How to Paint Walls

My love of home and what is inside began when I was young. My mother enjoyed redecorating every few years and painting new room colors. When I started working as a paralegal, my former boss bought and sold houses as a side interest and for investment. I was able to see the houses transform before my eyes, sometimes with just new paint color.

I found that many people are frightened to plunge in and begin transforming their home. Don’t be afraid! Start with something simple, like painting walls. Start in a room that isn’t easily visible so you can practice. Chances are, you’ll love what you’ve done. If not, it’s only paint.


  • Good quality painters tape – You’ll find a wide variety of painters tape on the shelves. Take some time and look at all of them. They are varying widths, and you can find tape for delicate surfaces, exterior surfaces, crisp lines, etc. Get the picture?
  • Good quality paint brushes (trust me, don’t buy cheap paint brushes). Better quality brushes are your friend. They shouldn’t leave brush strokes and can be washed over and over. I suggest a 3-inch angled sash brush and a 1-inch angled sash brush as a minimum to start. Wooster makes this 3-pack that would serve you well. Check the package to make sure the brush is designed for the type of paint you are using.
  • Paint tray, roller frame and paint rollers. It is equally important to buy rollers that are designed for the type of paint you are using and the surface you are painting. Check the packaging. Again, don’t buy cheap rollers.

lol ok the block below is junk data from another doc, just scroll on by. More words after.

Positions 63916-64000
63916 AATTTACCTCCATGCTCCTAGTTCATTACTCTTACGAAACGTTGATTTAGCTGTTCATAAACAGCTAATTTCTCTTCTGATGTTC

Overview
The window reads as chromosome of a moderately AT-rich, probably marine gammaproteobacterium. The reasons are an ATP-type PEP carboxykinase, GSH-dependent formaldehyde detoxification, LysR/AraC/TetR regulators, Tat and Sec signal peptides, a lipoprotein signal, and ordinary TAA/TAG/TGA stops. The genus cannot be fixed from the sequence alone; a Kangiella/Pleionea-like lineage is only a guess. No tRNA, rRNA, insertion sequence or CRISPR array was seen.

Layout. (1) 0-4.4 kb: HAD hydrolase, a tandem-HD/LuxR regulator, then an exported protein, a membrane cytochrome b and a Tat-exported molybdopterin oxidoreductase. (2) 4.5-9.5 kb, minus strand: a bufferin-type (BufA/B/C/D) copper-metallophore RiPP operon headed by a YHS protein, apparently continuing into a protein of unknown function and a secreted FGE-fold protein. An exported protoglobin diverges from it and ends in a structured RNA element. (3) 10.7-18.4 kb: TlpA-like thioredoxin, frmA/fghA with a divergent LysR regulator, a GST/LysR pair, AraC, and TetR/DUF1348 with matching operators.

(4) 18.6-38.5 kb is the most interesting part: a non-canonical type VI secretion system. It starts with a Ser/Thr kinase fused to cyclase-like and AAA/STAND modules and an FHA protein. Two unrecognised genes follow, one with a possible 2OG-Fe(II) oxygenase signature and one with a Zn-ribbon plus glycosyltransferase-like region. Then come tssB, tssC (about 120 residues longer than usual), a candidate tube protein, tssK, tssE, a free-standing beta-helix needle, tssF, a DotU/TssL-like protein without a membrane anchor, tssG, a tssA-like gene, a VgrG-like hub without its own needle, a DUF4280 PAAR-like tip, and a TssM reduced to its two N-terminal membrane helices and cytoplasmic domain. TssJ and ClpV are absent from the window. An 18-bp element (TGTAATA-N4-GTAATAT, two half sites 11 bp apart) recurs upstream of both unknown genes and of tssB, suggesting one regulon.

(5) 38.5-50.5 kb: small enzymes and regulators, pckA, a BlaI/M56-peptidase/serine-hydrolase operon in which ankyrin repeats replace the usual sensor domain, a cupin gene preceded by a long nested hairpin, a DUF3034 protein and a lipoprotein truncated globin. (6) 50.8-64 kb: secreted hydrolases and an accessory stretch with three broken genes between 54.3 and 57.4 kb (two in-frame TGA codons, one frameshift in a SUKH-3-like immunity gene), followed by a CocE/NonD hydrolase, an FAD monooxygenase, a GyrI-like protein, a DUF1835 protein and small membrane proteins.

• A drop cloth. You can purchase one or use old sheets.
  • Paint! Trust me with this: Become friends with the people at the paint counter. They are highly trained and know what you need. They have given me so much good advice in my projects, and I’ve rarely been disappointed. I suggest starting your paint endeavors by visiting a store such as Home Depot. They sell different brands of paint and are so knowledgeable as to which paint is best for the job you are working on. I’ve also found that the paint brands keep changing their product. What might have been the best one to use 5 years ago may no longer be that particular brand. Ask questions. You will be so happy you did. Experiment with different brands from different stores. Over time, you will know what you like and what you specifically want.
  • Q-tips. Yes, you read that right. They come in so handy for hard-to-reach spots and making corrections.
  • Rags and paper towels. Wipe up those messes immediately!
  • Paint clothes! Believe me, I’ve ruined some favorite clothes by not changing into my paint clothes. If you don’t change, you will constantly be worried you are getting paint on yourself. Come on, this part of the project is easy!
  • Sandwich bag and garbage bag.

You are now armed and ready! If you are not going home and using your paint immediately, make sure when you do begin painting that you stir it thoroughly each time.

Decide ahead of time that you will be doing 2 coats. I know, the manufacturer may advertise it is paint and primer in one, and you only need one coat. That may be true, but resign yourself to the fact that you’ll need 2 coats. If you don’t need 2 coats, happy dance!